Quantum Optics 2
Module version of SS 2017
There are historic module descriptions of this module. A module description is valid until replaced by a newer one.
Whether the module’s courses are offered during a specific semester is listed in the section Courses, Learning and Teaching Methods and Literature below.
|available module versions|
|SS 2019||SS 2017||SS 2011|
PH2026 is a semester module in German language at Master’s level which is offered in summer semester.
This Module is included in the following catalogues within the study programs in physics.
- Specific catalogue of special courses for condensed matter physics
- Specific catalogue of special courses for Applied and Engineering Physics
- Complementary catalogue of special courses for nuclear, particle, and astrophysics
- Complementary catalogue of special courses for Biophysics
- Specialization Modules in Elite-Master Program Theoretical and Mathematical Physics (TMP)
If not stated otherwise for export to a non-physics program the student workload is given in the following table.
|Total workload||Contact hours||Credits (ECTS)|
|150 h||60 h||5 CP|
Responsible coordinator of the module PH2026 in the version of SS 2017 was Gerhard Rempe.
Content, Learning Outcome and Preconditions
- Short and ultra-short light pulses: including Q-switching and mode coupling (active and passive)
- Photon statistics and nonclassical light: e.g. shot noise and photon correlations, micromaser
- Gaussian beams and laser resonators: including optical modes and Bessel beams
- Nonlinear optics: including frequency doubling and phase matching
- Three-wave mixing: including optical parametric fluorescence and oscillation
- Four-wave mixing: e.g. frequency tripling and phase conjugation
After successful participation in this module, the student will be able to
- know and apply different concepts for generating light pulses
- identify fundamental noise properties of light and indicate appropriate control mechanisms.
- discuss the origin and properties of light rays
- describe various effects of nonlinear optics and the experimental methods for their visualization and implementation
No preconditions in addition to the requirements for the Master’s program in Physics.
Courses, Learning and Teaching Methods and Literature
Courses and Schedule
|VO||2||Quantum Optics 2||Rempe, G.||
Wed, 10:00–12:00, PH II 127
|UE||2||Exercise to Quantum Optics 2||
Responsible/Coordination: Rempe, G.
|dates in groups||
Learning and Teaching Methods
The lecture concentrates on the presentation and discussion of universal effects of quantum optics, which are applied in all laser-based research fields. Using selected examples, the calculation of the underlying models are quantitatively shown and intuitively explained. The experimental implementation in the laboratory is discussed qualitatively. Great importance is attached to stimulating interactive discussion with the students and among the students about what has just been learned. In the classroom session (exercise), the students are instructed to independently deepen the topics explained in the lecture through their own recherche. Using problem examples, the learning contents are practised so that the students can explain and apply what they have learnt independently. Students are involved in scientific discussions and their own analytical-physical thinking skills are promoted.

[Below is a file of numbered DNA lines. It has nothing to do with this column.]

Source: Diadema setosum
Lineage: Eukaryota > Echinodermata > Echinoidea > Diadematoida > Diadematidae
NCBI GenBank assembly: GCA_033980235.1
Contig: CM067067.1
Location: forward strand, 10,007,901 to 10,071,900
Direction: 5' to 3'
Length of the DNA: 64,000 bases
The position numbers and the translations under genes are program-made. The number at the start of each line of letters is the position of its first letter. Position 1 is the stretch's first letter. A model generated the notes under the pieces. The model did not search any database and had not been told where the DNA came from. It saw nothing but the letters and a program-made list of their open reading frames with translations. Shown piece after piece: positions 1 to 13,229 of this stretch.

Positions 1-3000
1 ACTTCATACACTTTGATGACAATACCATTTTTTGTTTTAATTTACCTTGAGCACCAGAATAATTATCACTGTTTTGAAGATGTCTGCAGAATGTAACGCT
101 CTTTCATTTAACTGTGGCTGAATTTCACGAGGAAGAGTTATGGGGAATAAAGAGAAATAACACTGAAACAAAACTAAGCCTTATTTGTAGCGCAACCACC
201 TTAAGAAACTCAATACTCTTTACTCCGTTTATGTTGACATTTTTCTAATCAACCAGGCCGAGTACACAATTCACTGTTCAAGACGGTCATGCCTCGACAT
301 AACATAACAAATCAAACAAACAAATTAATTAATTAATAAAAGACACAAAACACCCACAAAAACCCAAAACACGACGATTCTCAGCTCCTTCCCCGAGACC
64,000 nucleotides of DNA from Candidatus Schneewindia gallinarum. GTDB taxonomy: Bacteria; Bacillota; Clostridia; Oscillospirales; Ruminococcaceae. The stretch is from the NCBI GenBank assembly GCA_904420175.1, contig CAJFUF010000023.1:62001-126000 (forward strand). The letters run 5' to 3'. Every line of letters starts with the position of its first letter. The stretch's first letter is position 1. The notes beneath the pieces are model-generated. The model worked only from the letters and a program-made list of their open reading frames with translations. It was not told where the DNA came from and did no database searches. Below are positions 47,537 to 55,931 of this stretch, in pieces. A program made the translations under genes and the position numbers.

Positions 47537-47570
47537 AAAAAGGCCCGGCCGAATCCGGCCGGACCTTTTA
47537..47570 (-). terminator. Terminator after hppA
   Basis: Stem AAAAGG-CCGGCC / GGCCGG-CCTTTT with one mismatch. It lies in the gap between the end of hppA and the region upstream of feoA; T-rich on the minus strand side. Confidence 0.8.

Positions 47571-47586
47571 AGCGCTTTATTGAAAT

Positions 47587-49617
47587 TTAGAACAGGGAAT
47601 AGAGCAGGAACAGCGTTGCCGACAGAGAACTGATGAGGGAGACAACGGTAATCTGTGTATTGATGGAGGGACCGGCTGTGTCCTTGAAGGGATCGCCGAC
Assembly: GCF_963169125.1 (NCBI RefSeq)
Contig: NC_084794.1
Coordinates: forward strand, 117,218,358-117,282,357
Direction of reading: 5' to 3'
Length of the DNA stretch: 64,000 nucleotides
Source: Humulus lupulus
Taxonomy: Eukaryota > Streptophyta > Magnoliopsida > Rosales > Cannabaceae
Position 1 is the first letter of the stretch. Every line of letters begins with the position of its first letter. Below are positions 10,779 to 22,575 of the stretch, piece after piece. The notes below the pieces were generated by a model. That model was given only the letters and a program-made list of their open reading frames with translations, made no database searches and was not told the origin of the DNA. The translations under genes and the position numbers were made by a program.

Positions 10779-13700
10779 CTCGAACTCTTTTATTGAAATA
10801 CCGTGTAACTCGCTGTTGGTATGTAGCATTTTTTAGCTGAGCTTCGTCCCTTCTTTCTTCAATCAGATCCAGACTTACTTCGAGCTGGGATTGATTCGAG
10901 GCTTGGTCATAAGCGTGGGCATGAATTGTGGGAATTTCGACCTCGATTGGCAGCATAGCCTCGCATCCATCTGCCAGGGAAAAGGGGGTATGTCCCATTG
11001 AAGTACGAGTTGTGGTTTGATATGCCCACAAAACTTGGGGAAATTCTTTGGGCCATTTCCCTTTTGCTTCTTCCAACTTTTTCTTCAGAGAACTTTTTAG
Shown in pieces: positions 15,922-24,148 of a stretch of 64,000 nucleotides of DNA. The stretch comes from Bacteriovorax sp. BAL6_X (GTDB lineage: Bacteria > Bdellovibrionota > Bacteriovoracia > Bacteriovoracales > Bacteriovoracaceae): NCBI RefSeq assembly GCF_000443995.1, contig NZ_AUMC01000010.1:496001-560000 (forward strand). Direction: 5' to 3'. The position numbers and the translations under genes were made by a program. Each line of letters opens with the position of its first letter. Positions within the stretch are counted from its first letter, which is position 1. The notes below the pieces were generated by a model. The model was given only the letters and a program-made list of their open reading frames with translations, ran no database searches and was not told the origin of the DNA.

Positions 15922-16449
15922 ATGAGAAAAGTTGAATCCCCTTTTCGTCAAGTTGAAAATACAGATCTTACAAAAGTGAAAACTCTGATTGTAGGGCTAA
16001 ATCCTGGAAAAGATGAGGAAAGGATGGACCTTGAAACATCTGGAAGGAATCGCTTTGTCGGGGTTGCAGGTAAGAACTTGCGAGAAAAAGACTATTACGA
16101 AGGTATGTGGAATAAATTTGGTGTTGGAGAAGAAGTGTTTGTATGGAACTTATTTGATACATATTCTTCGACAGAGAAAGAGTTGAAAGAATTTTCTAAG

Blackboard for the quantitative analysis of the effects, overhead projection for the discussion of experimentally obtained results and implemented experimental set-ups.
- L. Allen, J.H. Eberly: Optical Resonance and Two-Level Atoms
- R.W. Boyd: Nonlinear Optics
- W. Demtröder: Laser Spectroscopy
- L. Mandel, E. Wolf: Optical Coherence and Quantum Optics
- P.W. Milonni, J.H. Eberly: Lasers
- B. Saleh, M. Teich: Fundamentals of Photonics
- A.E. Siegmann: Lasers
- M. Weissbluth: Photon-Atom Interactions
Description of exams and course work
There will be an oral exam of 25 minutes duration. Therein the achievement of the competencies given in section learning outcome is tested exemplarily at least to the given cognition level using comprehension questions, discussions based on sketches and simple estimations.
For example an assignment in the exam might be:
- How can we distinguish between classical light sources and quantum light emitting sources?
- How can intensive laser light open up new spectral ranges?
The exam may be repeated at the end of the semester. There is a possibility to take the exam in the following semester.